|Richard Cordray heads the enforcement division at the agency and currently reports to Elizabeth Warren. He gained fame for his investigations of mortgage foreclosure practices. (Mark Duncan/ Associated Press/ File)|
Warren bypassed for consumer agency
Obama picks ex-AG of Ohio to lead bureau
WASHINGTON - President Obama intends to nominate Richard Cordray, Ohio’s former attorney general, to lead a new consumer protection agency that was a central feature of a law that overhauled financial regulations.
Obama plans to announce the nomination formally today, the White House said in a statement yesterday. Republicans immediately threatened to block his Senate confirmation.
In choosing Cordray to head the Consumer Financial Protection Bureau, Obama bypassed Elizabeth Warren, the Harvard Law School professor who developed the idea for the new agency and was appointed by Obama last fall to set it up.
Warren, a favorite of consumer groups, has been assembling the agency as a special adviser to the White House and Treasury Secretary Timothy Geithner. But she faced stiff Republican opposition in the Senate and would have had a difficult time wining confirmation, lawmakers said.
The agency will officially begin its oversight and regulatory work Thursday. Its role is to be a government watchdog for mortgages, credit cards, and other forms of lending.
“Richard Cordray has spent his career advocating for middle-class families, from his tenure as Ohio’s attorney general, to his most recent role as heading up the enforcement division at the CFPB and looking out for ordinary people in our financial system,’’ Obama said in a statement.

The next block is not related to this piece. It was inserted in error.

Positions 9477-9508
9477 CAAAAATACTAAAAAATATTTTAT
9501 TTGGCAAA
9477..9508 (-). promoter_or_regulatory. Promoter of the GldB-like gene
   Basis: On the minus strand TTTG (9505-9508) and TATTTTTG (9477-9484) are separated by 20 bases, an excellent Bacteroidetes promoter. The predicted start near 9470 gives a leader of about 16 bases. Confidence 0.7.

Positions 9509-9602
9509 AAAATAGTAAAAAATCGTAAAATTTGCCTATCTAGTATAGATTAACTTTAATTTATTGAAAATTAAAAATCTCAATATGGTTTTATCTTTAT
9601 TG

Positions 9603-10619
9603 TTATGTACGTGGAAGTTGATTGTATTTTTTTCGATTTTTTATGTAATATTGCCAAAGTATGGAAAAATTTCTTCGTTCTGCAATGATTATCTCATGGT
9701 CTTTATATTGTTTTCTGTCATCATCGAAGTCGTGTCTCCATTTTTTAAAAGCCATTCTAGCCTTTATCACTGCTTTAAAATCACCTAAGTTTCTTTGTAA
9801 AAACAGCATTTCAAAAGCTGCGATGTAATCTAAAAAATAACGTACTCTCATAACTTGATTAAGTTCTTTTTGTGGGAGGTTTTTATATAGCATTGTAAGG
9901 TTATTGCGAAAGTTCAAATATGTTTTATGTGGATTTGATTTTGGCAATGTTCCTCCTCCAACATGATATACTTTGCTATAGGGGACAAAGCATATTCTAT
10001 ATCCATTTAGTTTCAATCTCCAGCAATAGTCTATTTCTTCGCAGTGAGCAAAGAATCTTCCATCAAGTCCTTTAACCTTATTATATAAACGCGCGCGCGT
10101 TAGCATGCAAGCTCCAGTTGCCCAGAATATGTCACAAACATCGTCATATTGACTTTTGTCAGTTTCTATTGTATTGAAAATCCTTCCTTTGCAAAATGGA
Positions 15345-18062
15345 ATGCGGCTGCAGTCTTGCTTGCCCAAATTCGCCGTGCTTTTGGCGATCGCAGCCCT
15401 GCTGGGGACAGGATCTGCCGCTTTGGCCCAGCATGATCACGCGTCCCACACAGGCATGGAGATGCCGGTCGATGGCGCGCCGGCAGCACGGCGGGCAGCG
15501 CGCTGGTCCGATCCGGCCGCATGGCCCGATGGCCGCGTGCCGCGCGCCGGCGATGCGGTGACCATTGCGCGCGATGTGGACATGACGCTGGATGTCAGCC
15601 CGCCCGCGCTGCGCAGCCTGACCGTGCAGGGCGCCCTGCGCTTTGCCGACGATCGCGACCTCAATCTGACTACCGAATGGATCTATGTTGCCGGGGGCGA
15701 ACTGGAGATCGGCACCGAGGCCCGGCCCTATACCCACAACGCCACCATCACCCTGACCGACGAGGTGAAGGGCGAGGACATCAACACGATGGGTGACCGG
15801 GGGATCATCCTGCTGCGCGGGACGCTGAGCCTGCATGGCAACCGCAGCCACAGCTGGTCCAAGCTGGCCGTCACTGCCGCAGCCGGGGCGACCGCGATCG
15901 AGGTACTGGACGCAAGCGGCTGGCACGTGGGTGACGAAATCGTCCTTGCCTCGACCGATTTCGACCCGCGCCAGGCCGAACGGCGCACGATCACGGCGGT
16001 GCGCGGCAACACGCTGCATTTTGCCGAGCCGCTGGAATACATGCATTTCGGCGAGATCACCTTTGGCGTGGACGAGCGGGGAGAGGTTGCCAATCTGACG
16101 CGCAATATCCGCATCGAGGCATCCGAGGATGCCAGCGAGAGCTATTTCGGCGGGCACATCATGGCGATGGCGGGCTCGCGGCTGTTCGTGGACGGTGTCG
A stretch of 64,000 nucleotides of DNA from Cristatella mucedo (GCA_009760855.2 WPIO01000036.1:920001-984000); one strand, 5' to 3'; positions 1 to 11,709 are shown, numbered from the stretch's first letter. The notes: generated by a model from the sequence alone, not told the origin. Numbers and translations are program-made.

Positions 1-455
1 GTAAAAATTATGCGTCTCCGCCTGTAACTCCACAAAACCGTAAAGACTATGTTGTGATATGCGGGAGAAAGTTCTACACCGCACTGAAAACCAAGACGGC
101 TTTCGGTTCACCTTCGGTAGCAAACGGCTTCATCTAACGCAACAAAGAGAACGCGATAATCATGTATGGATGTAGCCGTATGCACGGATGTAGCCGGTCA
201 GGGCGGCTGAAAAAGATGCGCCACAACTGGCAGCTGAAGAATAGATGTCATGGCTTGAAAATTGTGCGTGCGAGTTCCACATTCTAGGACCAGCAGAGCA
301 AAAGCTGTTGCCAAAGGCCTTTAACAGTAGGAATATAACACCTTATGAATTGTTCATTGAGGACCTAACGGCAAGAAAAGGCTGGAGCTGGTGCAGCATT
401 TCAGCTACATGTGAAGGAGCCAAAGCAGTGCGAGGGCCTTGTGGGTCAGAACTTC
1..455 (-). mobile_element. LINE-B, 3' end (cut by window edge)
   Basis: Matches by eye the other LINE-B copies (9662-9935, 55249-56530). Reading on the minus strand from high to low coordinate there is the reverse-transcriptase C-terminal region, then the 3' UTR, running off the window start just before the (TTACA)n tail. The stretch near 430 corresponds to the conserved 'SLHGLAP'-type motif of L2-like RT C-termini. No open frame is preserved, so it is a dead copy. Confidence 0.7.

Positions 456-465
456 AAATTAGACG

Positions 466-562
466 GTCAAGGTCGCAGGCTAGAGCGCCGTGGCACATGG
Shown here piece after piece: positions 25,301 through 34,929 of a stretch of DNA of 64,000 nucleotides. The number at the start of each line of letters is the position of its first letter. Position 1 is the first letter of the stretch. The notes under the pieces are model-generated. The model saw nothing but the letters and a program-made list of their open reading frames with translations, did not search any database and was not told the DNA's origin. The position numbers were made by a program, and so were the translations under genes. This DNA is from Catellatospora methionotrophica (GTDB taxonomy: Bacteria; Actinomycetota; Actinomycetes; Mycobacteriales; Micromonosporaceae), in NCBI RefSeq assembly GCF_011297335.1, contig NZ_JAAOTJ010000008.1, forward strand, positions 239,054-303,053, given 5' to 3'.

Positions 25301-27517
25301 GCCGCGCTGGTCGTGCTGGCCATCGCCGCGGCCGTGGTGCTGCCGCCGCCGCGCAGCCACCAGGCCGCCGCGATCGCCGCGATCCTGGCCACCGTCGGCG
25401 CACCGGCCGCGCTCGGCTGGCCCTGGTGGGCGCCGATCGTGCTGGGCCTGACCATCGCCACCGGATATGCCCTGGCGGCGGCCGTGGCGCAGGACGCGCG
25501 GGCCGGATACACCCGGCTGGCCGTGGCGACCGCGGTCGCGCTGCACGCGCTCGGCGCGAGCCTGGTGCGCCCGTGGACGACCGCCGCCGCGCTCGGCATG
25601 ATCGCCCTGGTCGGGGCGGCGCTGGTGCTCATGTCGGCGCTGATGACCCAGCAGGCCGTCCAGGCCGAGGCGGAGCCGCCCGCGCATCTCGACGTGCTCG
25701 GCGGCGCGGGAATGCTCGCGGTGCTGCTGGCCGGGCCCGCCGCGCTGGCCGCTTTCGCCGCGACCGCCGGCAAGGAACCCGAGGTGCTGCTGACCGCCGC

The financial industry lined up against Warren. Bankers said a Warren-run agency would restrict new products just when companies seek to replace profits squeezed by the financial rules.
But Senator Richard Shelby of Alabama, the top Republican on the Senate Committee on Banking, Housing and Urban Affairs, said Republicans would block Cordray as well unless Obama seeks changes in the agency.
“Until President Obama addresses our concerns by supporting a few reasonable structural changes, we will not confirm anyone to lead it,’’ Shelby said. “No accountability, no confirmation.’’
Cordray’s elevation from enforcement chief to director raises a separate concern for the industry: Some fear the agency will launch early enforcement actions designed to raise its public profile. Treasury officials said that’s unlikely, because the agency’s enforcement division is making key decisions about policy and procedure.
Cordray, 52, is considered a Warren ally and has been working with her as director of enforcement for the agency.
Republicans fought fiercely against the creation of the bureau last year and have been trying to place restrictions on the agency. In May, all Senate Republicans joined in a letter to Obama threatening to withhold their support for any nominee to the position if the White House didn’t seek significant changes to the agency.